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Sony HVR-Z1 / HDR-FX1
Pro and consumer versions of this Sony 3-CCD HDV camcorder.


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Old June 11th, 2006, 01:34 AM   #1
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Crying Nut

I just got back from shooting Crying Nut, a Korean punk band, for KOAM TV.

The concert was held here in Federal Way for a Korean festival. Like all true punk bands, they were a blast to watch!

The lighting wasn't that great, it was in a big circus tent and they had overhead lights but no spotlights.

The FX-1 still performed like a trooper and did a great job of shooting in low light.

I shot the crowd scenes in 30 and the band on the stage at 60 frames. It seems to have worked pretty well.

The 30 frames seem to look a little like slowmo on the LCD screen, have to see what it looks like on my HDTV set tomorrow.

Now, I like to ask, even though I don't conceder myself to be a pro, is there always someone in a crowd, who tends to ruin some of your shots? I try to not block the audience or move around too much to irate the audience but this one lady was popping in and out of my shots, going in front and blocking the audience as well as my shooting.

How do you handle something like that, when you're trying to get that perfect footage and you get those annoying people that just know intuitively how to ruin it for you?

Another side note...I had this brillent idea to have a spot light, actually one of those haligan lamps connected via a power adapter on my car to light up the crowd as they were leaving the concert. Well, I got the idea earlier in the day when I noticed a news truck and saw a camera man and a reporter doing some reporting in front of Wild Waves. They had this bright light set up in the middle of the day. Well...I blew out the fuse. Next time, I'll get one of those 1,000,000 candle power flash lights! I don't know what I was thinking...thinking that the power adapter would work with a 500 watt light!
I was lucky enough to get some footage by turning on my highbeams on my car. It's great to be associated with the press. The police will let you do just about anything!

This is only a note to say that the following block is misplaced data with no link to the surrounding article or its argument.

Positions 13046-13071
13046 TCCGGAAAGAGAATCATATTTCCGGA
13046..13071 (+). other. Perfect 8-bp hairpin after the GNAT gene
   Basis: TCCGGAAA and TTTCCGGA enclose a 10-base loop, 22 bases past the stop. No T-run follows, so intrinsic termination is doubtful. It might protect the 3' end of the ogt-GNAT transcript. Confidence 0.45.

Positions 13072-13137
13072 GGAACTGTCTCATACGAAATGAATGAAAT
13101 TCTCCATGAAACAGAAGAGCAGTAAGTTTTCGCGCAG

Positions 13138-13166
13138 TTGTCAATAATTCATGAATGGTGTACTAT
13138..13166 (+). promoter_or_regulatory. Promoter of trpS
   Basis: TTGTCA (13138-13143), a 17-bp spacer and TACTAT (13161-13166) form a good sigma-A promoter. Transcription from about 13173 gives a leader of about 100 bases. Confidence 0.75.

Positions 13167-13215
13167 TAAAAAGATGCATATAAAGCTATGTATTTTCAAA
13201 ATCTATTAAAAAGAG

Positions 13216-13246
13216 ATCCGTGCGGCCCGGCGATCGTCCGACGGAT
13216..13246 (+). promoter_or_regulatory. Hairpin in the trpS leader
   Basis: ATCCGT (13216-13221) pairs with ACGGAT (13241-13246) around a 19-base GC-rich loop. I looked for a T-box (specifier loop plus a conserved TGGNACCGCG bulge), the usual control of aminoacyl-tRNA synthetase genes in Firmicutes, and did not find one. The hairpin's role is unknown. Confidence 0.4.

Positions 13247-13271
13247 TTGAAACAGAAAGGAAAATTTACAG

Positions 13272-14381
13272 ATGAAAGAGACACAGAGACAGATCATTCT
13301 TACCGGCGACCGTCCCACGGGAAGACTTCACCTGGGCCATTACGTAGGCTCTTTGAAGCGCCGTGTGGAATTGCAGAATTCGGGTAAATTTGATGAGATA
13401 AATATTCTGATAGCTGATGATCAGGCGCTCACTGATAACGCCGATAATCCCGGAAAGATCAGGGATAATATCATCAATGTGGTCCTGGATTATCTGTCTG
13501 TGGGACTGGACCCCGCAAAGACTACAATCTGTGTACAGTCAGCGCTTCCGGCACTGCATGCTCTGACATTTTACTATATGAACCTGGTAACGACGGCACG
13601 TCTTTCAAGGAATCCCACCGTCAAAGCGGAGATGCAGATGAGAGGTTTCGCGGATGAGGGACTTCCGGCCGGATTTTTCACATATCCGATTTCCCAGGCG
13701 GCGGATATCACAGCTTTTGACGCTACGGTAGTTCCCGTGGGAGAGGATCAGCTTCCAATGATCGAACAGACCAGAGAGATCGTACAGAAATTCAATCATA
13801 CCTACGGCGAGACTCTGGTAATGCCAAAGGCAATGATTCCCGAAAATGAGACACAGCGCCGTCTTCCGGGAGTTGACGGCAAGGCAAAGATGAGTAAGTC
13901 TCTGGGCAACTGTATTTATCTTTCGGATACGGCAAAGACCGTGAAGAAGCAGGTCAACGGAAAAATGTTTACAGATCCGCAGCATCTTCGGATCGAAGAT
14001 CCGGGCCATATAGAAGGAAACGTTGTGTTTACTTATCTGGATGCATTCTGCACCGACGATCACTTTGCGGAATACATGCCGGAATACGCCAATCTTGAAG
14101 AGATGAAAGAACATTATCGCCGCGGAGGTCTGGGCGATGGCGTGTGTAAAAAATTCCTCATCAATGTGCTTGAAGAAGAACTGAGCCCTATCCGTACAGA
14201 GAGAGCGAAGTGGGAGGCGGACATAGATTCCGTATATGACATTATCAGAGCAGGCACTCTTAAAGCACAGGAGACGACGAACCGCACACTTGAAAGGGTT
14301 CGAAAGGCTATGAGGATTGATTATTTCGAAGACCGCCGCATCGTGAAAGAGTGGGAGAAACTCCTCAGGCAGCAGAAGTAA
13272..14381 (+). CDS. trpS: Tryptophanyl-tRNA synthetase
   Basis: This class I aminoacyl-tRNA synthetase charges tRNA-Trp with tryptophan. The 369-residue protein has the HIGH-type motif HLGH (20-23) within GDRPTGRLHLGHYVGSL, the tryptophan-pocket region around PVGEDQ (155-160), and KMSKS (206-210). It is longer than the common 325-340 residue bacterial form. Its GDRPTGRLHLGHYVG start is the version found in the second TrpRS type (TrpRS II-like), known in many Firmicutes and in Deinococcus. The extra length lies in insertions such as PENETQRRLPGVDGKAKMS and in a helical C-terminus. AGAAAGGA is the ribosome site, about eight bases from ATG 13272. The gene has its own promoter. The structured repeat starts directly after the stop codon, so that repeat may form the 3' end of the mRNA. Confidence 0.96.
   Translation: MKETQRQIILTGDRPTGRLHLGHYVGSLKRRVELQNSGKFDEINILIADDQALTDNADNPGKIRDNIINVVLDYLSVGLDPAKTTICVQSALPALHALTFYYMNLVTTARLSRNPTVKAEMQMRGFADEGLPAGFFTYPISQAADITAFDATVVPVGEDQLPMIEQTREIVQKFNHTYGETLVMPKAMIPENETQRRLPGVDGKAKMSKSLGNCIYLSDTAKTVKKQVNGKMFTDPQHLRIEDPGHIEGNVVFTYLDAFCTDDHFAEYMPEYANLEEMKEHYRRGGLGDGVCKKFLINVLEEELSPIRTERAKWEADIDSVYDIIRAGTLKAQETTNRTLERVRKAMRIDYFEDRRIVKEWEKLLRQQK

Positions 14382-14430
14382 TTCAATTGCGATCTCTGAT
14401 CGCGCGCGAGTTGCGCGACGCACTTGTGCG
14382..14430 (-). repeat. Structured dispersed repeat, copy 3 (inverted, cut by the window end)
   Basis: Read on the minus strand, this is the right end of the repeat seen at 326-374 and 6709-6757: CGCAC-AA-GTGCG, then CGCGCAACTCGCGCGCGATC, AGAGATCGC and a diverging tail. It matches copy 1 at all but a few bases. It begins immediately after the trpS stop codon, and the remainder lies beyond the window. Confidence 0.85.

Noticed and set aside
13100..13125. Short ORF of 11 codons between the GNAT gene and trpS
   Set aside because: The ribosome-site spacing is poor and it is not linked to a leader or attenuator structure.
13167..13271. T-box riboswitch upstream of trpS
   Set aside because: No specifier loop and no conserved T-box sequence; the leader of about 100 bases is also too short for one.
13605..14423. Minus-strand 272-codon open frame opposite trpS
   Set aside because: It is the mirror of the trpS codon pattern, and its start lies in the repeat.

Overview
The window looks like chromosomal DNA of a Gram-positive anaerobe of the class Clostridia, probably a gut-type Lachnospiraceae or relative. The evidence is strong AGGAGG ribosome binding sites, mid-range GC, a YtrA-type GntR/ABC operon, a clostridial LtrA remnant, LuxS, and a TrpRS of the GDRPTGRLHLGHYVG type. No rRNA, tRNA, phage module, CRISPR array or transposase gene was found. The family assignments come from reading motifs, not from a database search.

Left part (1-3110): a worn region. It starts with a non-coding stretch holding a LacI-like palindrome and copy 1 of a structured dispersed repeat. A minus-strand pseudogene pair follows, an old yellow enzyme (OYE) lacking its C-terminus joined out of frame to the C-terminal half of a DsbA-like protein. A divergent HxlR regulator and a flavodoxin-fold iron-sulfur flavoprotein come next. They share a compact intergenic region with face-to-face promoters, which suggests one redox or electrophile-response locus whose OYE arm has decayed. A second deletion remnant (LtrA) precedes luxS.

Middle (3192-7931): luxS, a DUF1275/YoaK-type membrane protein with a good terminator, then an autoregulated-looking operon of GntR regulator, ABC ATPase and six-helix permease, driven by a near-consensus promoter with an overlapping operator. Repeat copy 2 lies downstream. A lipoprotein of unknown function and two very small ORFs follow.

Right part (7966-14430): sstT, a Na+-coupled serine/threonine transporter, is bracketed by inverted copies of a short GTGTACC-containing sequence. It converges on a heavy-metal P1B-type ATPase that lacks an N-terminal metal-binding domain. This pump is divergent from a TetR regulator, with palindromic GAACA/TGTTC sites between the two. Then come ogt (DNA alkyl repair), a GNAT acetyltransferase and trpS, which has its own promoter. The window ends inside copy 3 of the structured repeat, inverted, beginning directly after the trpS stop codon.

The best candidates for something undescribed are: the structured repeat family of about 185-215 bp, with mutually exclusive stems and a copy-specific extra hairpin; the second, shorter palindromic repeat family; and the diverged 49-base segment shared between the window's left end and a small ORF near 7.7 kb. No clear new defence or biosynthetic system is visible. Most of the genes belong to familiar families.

Goes to show you to never rush into a shoot and always prepare for things early!
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Old June 11th, 2006, 03:24 AM   #2
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Yea, i've filmed events where theres always that one token person who's always in over 50% of your shots.. usually they are really drunk. Theres nothing much you can do.

Sometimes they might just trying to make sure you got them on tape, so i tend to shoot them blatently (or pretend too, depending how drunk they are) and then sometimes they leave.

Other times they dont.. you just have to put up with it im afraid, or if you know the security they might be able to help you out.
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Old June 11th, 2006, 03:28 AM   #3
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I tape a lot of bands and I know what you mean about getting in peoples' way. You don't want to obstruct their view, but at the same time, you don't want them in yours. What I've found works best is to find a spot just before the band starts and talk to the people around you to make sure they know you'll be shooting there. I've never ever had a person complain that I was in their way, and I've never had a person say no when I've asked if I could stand in front of them. If you're polite about it, they're usually fine with it.
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Old June 11th, 2006, 11:17 PM   #4
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Ok,

I've taken a look at the tapes. The picture quality is great! The crowd scene I shot with a shuttle speed of 30 looks decent, lot's of noise but still viewable...

I have a problem with the tape now though. I say 40% is unusable for audio. It's got static like pops and fizzes. I thought it was because I was near the speakers when I took the shots but I notice it goes on even when I'm a good distance away from the speakers.

I'm wondering if my messing around with the shuttle speed could cause audio problems. I didn't stop the recording when I was switching the shuttle speed with the roller.

Anyone had such problems with audio like this?

I never had audio ruined before during my other shoots in a concert setting...
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Old June 12th, 2006, 11:06 AM   #5
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I do not think the messed audio had something to do with the shutter speed and the setting changes.